Szynal, district director for the late state Rep. Peter Kocot, wrote she would align herself with legislators who are already advocates for single-payer and her relationships with staff on the Committee on Health Care Finance to get more information on the feasibility of Medicare for all. 

She mentioned that apprehension among citizens about givings up their current plans are a challenge, but through informing constituents she hopes to move forward to a healthcare system that is “successful, reliable, and fair.” 

Sabadosa, a women’s rights advocate and financial translator, stated in the survey that “single-payer is the only way forward in Massachusetts” and it is her “number one priority.” The state is spending 42 percent of its budget on healthcare costs, she wrote, and proposed legislation for Medicare for all would reduce how much individuals spend on healthcare by 18 percent. 

She wrote that leadership in the Statehouse, the insurance industry, and “big Pharma” are among the biggest challenges, but working with a single-payer caucus will bring advocates together to make it possible. 

2nd Hampshire Representative

Marie McCourt, an assistant program director for the Collaborative for Educational Services, was the only candidate from the 2nd Hampshire District race for state Representative to respond to the survey.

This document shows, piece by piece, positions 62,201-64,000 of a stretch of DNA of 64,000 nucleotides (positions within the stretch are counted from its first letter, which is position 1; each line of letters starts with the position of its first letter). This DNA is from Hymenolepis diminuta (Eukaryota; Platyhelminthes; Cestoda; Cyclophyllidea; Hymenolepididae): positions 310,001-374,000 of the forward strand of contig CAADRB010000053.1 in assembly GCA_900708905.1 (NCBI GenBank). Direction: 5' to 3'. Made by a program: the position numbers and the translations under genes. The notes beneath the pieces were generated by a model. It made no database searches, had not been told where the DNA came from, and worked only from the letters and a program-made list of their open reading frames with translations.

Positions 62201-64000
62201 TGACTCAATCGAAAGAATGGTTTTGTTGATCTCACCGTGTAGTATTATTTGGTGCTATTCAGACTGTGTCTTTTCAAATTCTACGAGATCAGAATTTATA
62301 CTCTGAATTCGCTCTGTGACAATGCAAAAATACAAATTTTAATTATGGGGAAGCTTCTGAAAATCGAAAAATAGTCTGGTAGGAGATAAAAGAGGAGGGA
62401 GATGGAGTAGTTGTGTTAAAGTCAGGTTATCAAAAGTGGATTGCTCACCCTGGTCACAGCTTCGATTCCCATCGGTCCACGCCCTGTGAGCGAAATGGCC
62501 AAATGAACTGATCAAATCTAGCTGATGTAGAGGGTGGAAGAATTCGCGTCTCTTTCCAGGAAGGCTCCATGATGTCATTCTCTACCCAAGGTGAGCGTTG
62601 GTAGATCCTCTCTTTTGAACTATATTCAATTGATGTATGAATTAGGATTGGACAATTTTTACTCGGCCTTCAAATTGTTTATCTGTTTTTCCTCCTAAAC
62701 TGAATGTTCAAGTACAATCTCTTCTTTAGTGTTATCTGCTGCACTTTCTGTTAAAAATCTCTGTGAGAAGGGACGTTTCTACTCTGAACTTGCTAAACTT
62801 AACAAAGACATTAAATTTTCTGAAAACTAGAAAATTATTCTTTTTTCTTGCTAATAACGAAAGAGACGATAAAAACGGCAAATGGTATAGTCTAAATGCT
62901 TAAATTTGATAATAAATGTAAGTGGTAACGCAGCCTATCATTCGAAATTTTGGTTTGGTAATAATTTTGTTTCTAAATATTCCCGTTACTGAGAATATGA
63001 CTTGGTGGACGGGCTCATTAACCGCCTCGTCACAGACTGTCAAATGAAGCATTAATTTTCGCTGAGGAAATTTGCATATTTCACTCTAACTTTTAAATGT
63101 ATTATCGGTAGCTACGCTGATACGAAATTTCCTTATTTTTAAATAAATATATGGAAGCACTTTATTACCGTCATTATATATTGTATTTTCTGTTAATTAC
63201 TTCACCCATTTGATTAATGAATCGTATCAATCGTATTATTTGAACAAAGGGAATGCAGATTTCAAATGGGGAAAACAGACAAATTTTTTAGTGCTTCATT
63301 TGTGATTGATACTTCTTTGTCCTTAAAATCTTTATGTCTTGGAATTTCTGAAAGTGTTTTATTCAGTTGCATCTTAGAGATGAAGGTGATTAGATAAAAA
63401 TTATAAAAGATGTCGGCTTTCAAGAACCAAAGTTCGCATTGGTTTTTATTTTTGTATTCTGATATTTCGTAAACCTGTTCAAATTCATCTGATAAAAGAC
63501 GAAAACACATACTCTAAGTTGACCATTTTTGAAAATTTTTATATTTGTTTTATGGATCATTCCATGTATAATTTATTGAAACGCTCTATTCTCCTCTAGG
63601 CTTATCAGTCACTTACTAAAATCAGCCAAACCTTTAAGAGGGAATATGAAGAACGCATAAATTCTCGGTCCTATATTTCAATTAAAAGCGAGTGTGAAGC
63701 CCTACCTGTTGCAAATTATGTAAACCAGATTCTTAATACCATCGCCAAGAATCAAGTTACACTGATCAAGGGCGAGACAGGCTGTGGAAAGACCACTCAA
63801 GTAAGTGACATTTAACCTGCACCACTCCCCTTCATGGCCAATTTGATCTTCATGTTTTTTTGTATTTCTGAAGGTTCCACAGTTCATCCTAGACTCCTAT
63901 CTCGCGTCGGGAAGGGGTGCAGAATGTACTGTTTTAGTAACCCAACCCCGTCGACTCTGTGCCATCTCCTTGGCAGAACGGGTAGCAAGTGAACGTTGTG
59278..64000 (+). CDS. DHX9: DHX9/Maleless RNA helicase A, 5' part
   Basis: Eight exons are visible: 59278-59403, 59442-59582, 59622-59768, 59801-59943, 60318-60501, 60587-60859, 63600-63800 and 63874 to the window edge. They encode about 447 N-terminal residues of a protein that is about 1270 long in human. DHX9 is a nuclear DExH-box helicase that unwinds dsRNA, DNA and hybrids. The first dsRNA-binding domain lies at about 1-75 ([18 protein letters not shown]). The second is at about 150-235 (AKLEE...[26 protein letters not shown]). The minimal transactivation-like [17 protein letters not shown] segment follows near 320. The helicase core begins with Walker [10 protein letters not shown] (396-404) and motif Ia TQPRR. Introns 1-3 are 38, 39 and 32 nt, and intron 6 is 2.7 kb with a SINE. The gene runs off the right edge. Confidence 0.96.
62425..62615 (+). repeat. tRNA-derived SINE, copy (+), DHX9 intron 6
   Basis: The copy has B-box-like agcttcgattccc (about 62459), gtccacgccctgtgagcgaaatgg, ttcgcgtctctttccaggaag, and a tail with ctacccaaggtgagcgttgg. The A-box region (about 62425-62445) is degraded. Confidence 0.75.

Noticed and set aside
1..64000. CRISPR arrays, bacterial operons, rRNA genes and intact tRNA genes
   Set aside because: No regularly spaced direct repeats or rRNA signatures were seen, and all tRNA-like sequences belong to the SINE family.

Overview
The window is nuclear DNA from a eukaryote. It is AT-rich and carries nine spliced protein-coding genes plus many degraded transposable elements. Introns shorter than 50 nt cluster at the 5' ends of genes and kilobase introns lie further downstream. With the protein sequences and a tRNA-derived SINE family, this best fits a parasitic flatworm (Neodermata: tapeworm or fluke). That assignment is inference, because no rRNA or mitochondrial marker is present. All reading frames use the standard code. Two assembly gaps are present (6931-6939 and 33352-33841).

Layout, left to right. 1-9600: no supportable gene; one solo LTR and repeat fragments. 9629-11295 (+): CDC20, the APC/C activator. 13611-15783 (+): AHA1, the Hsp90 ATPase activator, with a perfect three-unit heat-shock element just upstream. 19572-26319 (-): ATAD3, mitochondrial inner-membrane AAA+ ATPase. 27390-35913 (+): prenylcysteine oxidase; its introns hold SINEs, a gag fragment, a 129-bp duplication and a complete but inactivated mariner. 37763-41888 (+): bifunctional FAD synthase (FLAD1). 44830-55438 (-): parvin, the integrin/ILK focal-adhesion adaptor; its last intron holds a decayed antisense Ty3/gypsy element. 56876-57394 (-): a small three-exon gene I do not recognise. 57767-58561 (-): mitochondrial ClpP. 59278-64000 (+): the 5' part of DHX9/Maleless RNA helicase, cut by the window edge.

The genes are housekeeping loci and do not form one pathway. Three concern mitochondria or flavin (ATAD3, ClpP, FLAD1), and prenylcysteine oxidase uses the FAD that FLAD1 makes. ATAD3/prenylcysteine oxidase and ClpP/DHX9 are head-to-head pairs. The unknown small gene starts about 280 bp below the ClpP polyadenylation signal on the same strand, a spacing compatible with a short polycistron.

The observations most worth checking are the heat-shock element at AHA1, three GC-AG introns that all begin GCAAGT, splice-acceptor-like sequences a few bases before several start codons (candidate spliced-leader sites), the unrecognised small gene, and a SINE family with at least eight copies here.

She highlighted the advantages of single-payer, such as bringing health care costs down and increasing coverage, but acknowledged “we do need to look at the costs and logistics of moving to a single-payer system.”

If elected, she wants to make sure that the process is not rushed, and recognizes that insurance lobbies and healthcare corporations will use their influence to convince people that single-payer insurance is not viable.

Candidate John Hine, a senior business analyst at Baystate Health, includes on his website that he would support efforts to determine what a single-payer system would look like and how the state could transition to such a system.

Candidate Dan Carey, assistant Northwest district attorney and Easthampton city councilor, said at a Gazette-sponsored forum in July that he supports Medicare for All.

3rd Hampshire Representative

Both candidates in the 3rd Hampshire District race for state Representative — executive director of the Amherst  Survival Center, Mindy Domb, and chairman of the Amherst-Pelham Regional S   chool Committee, Eric Nakajima — expressed the need to engage with legislators and advocates to transition the state to single-payer insurance.

Domb wrote she would work in concert with state Rep. Denise Garlick and state Senator James Eldridge, two legislators that have been “leaders” on this issue.

She also stated that “myths about single-payer can thwart success.” Those myths can cause fear around losing coverage and denying needed care for people, and tackling those myths are part of the challenge in the transition.

Nakajima answered that, if elected, he would organize a coalition of single-payer advocates while simultaneously engaging skeptical legislators “with clear facts.”

He also mentioned he would want to work with professor Friedman of UMass to work towards passing Medicare for All legislation.

According to WMM4A, the state is expected to introduce a bill to enact Medicare for All in Massachusetts.

Luis Fieldman can be reached at lfieldman@gazettenet.com